Recently I’ve decided playing a most dangerous and unwise game. A player engrossed in said game may find it so addictive, may throw caution and wise judgement into the wind. Let me present to you the game of snarking.
snarking (v): (1) The delivery of sarcastic but humorous comments. The humour may be lost on the recipient of comment. (2) The humorous practise of using bands small voracious Xen aliens against other Half-Life players. This humour may also be lost on the recipient. Still other players will display amusement watching recipient run screaming through a level, followed by a horde of jumping squeaking snarks. (3) The insanely humorous practise of combining practises (1) & (2).
And that is the game I shall play… Yes, kids this the stuff idle minds come up to keep themselves amused during a workweek.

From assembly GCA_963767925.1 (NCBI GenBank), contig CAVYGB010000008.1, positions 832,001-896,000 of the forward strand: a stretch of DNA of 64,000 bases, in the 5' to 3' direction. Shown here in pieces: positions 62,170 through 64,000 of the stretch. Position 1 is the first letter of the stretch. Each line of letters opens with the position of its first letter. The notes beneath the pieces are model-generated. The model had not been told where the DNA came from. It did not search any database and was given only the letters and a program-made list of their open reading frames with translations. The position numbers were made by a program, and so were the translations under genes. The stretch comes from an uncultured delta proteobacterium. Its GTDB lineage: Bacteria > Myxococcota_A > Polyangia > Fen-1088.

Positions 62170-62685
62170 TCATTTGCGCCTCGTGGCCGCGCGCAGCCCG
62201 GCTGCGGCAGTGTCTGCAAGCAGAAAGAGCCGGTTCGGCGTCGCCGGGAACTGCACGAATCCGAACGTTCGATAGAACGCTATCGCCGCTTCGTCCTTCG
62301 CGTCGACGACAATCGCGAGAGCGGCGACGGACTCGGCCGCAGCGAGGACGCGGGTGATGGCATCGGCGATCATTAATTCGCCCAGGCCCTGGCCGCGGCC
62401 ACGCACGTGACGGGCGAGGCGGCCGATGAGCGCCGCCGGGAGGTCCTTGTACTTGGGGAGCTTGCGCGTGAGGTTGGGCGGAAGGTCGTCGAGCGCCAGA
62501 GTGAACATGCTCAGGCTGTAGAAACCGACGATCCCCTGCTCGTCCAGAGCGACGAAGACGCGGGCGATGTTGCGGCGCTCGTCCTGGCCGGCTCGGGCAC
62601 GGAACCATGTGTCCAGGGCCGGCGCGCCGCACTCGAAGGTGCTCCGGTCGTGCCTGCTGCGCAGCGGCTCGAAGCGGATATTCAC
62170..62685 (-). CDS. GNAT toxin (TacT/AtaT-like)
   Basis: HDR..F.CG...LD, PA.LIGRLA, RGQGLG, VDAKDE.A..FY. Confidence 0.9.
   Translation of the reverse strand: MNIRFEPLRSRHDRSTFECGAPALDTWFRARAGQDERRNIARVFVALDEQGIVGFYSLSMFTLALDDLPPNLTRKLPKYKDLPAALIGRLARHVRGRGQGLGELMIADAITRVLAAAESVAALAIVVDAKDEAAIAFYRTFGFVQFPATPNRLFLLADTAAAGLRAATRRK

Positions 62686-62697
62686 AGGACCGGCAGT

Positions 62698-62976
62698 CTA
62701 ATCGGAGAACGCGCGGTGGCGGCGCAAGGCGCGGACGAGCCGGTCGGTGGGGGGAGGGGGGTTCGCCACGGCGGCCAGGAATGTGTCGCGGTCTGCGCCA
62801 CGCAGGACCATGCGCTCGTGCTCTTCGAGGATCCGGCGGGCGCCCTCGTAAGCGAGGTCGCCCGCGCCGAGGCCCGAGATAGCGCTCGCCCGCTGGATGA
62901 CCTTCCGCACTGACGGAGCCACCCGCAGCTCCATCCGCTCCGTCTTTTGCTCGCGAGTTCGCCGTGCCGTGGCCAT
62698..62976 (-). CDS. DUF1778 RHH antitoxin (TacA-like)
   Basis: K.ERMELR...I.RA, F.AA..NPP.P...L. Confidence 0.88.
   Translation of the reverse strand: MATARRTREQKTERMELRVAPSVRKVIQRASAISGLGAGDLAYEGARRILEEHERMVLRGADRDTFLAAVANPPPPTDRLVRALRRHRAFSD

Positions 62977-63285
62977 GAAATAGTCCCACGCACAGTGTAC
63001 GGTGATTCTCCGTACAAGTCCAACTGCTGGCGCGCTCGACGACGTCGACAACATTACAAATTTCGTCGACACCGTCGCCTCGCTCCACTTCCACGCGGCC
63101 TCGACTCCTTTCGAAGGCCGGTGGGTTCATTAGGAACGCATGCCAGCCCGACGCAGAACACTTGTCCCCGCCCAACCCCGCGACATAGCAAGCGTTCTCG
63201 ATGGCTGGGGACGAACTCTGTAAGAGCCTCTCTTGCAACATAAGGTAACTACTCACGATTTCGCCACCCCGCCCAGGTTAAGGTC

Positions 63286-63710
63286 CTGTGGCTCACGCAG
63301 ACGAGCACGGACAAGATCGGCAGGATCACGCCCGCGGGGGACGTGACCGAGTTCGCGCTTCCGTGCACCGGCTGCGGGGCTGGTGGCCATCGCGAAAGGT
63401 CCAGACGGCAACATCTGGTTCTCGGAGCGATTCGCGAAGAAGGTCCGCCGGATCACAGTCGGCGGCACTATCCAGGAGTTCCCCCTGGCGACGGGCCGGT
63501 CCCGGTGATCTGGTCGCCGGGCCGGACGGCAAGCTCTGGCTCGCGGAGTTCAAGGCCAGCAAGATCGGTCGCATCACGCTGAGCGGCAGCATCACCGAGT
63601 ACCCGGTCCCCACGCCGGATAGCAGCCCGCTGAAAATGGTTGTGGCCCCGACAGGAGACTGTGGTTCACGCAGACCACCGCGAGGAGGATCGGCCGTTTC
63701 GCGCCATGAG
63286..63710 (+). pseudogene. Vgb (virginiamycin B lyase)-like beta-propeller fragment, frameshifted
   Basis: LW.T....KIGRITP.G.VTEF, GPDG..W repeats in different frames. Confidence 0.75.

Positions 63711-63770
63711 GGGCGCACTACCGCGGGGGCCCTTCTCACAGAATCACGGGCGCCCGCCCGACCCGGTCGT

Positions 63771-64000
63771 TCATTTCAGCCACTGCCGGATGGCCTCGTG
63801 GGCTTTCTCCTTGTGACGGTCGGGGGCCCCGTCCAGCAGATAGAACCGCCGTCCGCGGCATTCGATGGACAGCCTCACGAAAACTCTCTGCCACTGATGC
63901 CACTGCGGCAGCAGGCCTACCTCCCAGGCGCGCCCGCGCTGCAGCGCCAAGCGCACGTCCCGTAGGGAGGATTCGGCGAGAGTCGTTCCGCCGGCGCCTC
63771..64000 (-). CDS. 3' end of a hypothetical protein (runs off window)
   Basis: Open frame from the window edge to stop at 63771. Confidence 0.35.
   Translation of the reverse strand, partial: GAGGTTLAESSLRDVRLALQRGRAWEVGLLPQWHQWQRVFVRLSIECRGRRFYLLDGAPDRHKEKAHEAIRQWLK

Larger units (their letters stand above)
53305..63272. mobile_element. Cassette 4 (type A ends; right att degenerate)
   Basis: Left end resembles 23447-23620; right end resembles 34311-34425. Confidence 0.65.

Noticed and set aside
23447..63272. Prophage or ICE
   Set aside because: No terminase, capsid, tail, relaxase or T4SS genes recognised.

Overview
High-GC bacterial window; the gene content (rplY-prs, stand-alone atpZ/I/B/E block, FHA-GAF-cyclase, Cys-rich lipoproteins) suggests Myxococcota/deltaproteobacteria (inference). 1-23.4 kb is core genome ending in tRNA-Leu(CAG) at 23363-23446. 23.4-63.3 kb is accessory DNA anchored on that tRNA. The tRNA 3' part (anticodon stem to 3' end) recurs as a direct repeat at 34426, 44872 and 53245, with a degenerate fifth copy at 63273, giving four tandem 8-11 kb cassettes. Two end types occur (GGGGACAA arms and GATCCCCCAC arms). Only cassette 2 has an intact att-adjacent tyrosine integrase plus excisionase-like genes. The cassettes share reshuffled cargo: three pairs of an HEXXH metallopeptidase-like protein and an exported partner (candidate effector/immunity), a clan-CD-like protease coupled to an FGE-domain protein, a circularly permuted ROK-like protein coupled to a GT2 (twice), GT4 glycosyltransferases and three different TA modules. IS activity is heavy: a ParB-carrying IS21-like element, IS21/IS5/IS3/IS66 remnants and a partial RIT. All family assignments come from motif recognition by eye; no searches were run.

I found this post on Slashdot a few days ago. In essence, Jenova Chen a USC grad created a neat little game called Flow . Jenova wrote the Flash game for his thesis on “flow” or total immersion in games. A great game immerse a player so that the person does not feel like he is playing. From personal experience, if I play a favourite game like say Half-Life 2, I am not playing a game. I feel like I am the protagonist, trying to survive and shoot my way out of alien infested environments. Anyways try out Flow. Mr. Chen decided to build immersive games for non-gamers. I find Flow does exactly that. The ambient music, the glowing translucent graphics and ebbing movements, makes me feel like a bit of zooplankton floating in the sea. Eat, grow, survive and reproduce finally. Just the things an organism would do. More games should be this immersive, addictive, simple, challenging, fun and easy to pick up. Even Sony liked Flow, and asked Mr. Chen’s company to make a 3D version for download on the PS3. Impressive. Then again, I find myself gravitating towards more unique, abstract and non-genre games. Judging by the success of Introversion’s Uplink, Darwinia and Defcon games, I believe other gamers feel the same way.